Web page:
One of Robin Williams’ many unforgettable roles was that of Teddy Roosevelt in the Night At the Museum series. It wasn’t the only time Williams played a President–he also took a turn as Dwight D. Eisenhower in The Butler–but his Teddy is memorable as well. While the real Roosevelt famously said, “Speak softly and carry a big stick,” Robin Williams’ TR would have intoned, “Speak loudly and throw in a few jump scares for good measure.”
The Night At the Museums movies, are of course, the adventures of Larry Daley (Ben Stiller), who is kind of a deadbeat until he becomes a security guard at Manhattan’s Museum of Natural History. As everyone who’s seen these films knows, by way of the magic Tablet of Akmenra, the exhibits come to life and make Larry’s job very unpredictable until he learns the rules. Lock up the lion. Watch out for the monkey because he’ll take your keys and slap you. Give gum to the Easter Island head. Above all, don’t let anyone or anything in or out. Any figures caught outside will be changed to dust when the sun comes up.
Since Teddy and the other characters are portrayed at one stage of their lives in the exhibits, they’re not going to be dynamic in the typical sense, but they are there to serve a purpose. Teddy’s purpose is to give Larry some classic Bullmoose-type pep-talks now and then, especially when Larry starts to lose his nerve. So much so that the guy’s a walking soundbyte.
With that in mind, may I present my entirely subjective, ordered-by-film (and mostly spoiler-free, if anyone needs that)…
Teddy’s Top Nine Quotes
1. “Man must look inward if he is to find his own answers.”
Larry’s first night on the job is tumultuous, and this one statement is a neat bit of foreshadowing. Instead of walking away from his new challenge or expecting others to walk him through it, Larry starts doing his homework and getting creative. He comes to the job prepared the next night, with a duffel bag that includes a giant wad of Big League Chew for the Easter Island head and toy keys for the capuchin.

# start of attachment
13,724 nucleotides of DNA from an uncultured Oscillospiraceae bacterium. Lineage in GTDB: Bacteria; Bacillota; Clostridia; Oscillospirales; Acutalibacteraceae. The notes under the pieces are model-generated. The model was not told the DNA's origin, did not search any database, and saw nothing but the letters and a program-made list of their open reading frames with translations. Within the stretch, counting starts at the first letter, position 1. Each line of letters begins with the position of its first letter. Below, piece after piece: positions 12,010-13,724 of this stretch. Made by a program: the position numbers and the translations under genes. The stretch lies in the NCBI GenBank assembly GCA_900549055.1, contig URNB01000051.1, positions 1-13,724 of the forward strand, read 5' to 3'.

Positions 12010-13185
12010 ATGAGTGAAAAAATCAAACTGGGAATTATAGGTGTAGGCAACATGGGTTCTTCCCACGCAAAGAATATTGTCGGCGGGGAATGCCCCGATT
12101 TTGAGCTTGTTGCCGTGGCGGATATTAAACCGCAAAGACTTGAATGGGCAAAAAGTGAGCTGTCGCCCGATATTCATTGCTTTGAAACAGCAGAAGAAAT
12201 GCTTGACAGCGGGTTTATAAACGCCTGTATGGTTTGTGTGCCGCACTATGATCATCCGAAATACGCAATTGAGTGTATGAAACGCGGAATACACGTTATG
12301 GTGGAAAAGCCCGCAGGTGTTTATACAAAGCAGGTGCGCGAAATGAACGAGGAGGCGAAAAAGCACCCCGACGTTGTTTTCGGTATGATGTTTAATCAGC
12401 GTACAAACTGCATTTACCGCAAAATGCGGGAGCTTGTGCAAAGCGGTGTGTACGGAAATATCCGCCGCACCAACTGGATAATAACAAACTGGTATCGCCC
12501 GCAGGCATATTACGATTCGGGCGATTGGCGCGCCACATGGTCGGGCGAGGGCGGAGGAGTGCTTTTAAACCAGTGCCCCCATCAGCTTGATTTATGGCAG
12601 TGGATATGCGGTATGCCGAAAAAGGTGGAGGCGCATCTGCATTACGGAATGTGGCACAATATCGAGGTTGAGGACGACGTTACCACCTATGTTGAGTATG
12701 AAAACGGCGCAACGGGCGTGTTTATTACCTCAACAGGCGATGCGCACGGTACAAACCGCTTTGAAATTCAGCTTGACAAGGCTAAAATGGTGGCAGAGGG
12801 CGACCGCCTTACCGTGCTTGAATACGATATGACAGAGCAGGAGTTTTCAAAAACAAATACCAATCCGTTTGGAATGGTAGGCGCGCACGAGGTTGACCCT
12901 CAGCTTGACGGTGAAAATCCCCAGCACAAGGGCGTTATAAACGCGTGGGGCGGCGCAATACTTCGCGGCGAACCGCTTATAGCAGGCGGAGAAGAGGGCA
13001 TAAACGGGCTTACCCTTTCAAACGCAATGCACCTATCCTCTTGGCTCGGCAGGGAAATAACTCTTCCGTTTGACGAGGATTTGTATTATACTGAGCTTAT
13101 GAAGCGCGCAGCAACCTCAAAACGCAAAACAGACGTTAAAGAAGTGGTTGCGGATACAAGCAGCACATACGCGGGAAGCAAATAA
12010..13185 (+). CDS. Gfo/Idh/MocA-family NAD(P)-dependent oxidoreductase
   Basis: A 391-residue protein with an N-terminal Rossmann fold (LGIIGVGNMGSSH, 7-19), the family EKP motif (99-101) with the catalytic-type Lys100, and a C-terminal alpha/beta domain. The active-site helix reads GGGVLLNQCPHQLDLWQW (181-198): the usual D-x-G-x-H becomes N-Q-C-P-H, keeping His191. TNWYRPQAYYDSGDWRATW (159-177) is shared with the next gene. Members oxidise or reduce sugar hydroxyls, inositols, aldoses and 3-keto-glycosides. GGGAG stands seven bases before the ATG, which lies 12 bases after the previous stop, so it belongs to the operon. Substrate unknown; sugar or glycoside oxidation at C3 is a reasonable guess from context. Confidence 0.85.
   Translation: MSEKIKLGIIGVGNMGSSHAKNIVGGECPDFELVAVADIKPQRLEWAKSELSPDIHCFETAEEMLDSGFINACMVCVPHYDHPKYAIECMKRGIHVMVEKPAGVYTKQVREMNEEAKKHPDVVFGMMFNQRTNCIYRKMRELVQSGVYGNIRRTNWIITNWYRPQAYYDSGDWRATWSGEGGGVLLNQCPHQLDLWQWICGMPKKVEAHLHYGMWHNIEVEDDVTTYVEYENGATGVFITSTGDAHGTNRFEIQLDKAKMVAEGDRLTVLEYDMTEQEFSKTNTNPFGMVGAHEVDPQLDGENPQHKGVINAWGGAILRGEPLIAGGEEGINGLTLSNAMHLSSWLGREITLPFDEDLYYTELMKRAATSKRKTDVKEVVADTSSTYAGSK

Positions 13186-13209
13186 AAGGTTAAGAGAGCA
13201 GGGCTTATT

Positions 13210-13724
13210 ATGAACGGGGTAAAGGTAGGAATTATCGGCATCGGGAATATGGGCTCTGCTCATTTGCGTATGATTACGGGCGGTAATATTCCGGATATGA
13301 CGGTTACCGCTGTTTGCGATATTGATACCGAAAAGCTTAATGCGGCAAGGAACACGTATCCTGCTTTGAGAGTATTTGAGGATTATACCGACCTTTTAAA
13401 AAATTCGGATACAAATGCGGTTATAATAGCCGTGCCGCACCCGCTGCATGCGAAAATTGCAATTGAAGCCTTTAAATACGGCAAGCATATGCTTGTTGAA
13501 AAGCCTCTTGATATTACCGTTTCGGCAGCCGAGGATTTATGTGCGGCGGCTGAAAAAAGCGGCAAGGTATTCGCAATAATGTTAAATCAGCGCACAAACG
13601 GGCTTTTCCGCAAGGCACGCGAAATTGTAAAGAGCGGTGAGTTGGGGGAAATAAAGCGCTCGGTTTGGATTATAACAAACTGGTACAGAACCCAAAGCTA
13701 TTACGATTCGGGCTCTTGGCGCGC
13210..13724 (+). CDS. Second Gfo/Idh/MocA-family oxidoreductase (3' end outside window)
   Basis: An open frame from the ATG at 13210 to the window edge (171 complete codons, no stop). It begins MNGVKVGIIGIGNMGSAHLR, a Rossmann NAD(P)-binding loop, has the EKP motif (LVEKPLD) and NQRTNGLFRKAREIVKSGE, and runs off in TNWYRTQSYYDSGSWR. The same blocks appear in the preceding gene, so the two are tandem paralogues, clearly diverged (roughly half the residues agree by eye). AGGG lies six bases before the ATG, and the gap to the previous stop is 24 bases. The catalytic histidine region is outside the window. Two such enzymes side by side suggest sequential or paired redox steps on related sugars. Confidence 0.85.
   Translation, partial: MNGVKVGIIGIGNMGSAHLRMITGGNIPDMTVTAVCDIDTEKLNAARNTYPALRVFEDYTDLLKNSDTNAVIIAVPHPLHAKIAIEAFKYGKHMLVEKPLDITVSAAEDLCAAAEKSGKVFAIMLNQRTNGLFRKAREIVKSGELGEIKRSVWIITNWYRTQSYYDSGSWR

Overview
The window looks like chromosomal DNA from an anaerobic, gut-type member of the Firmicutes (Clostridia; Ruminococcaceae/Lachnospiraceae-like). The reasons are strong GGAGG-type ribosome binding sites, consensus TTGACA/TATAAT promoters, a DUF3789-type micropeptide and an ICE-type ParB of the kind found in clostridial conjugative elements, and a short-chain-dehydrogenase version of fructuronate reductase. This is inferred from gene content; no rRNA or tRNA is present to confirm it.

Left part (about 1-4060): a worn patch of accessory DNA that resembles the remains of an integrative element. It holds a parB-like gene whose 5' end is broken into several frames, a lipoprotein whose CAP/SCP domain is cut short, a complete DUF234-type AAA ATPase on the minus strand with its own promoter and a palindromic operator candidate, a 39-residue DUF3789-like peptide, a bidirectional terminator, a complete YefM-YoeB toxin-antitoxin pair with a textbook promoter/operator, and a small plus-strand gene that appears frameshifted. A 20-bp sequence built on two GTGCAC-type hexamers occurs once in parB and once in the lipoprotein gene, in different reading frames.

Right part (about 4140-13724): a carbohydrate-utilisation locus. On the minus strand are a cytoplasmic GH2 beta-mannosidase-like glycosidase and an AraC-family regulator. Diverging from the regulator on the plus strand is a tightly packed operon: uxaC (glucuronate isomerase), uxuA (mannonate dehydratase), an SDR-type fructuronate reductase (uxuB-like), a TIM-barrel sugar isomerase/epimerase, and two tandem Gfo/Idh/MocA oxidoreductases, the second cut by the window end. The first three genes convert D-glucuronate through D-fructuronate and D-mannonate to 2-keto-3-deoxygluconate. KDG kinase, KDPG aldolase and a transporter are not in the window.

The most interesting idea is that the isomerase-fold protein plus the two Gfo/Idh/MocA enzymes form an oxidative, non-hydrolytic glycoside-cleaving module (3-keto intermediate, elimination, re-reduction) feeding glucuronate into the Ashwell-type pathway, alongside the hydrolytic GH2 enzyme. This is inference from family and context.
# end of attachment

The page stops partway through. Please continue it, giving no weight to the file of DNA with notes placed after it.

2. “There’s a 25-foot jackal staring at you right now. Don’t make eye contact!”
Gotta watch those giant jackals–they can smell fear.
3. “I’m made of wax, Larry. What are you made of?”
Nothing like a hefty dose of reality when the entire Museum of Natural History is running wild in Manhattan and one is locked in the African tundra exhibit.
4. “Sometimes the greatest change brings about even greater opportunity.”
More foreshadowing, only this one comes right before Larry has to jet off to the Smithsonian. If that’s not greater opportunity, then I don’t know what is. Maybe the Louvre.
5. “Bird, man with spear, sideways fish, beetle, vase.”
Teddy gets around, and in Washington, D.C. he shows up as a bust. A bust who can read hieroglyphics.
6. “What am I, the Sphinx? What’s this? What’s that? Why don’t you ask New York Teddy? I bet he’d love to get his grabby little fingers all over that thing. I’ll bet he’ll let his horse lick it, too.”
And oh yeah, a bust with body envy. Easy there, TR.
7. “Ask not what your country can do for you. Ask what you can do for your country.”
When the Tablet of Akmenra develops a little rust problem, everyone gets mixed up. In addition to John F. Kennedy, Teddy quotes his distant cousin as well.
8. “No idea that would work.”
Which is exactly what one should say after falling through M.C. Escher’s “Relativity.”
9. “Never run from a big cat, Lawrence.”
Not even the giant bronze lions in Trafalgar Square. Remember, Larry: Cats love chasing things. Kind of an odd quote to end on, but Teddy’s always a great one for advice.
These movies have gotten mixed reviews, but one of the things that’s terrific about them is that the actors complimented each other so well. The casts of all three Museums were adept at ad-libbing, so Williams fit right in, and they would try to get each other to laugh. When Ben Stiller, Hank Azaria, Ricky Gervais, Christopher Guest, and Robin Williams were all on a set together, it must have been a perfect comedic storm.
As crazy as the Museums are, the last film always makes me feel a bit melancholy because it was not only a goodbye to the characters, but it was the final time Robin Williams was seen onscreen. As was so typical of his life, the man left us (and Larry) on a hopeful note:
“Smile, my boy. It’s sunrise.”
Thank you, Robin. We will never forget you.
Okay, that’ll do it for my Day Three. Gill and Crystal have more Robin for you at their blogs as per usual. Thanks for hosting this event, ladies! It was fun getting to go down Memory Lane a bit and revisit the unique artistry that was Robin Williams. So many miss him very much, myself included.
As for the future, well, January’s been kind of a light month, but itty-bitty February won’t be. Two “Origins” posts are in the pipeline, plus we have a few special events coming up:
If anyone wants to get in on these, please see Michaela at Love Letters To Old Hollywood, Kristina at Speakeasy, Ruth at Silver Screenings, and Crystal at In the Good Old Days of Classic Hollywood. Thanks for reading! See you in a couple of days with a look at Clark Gable…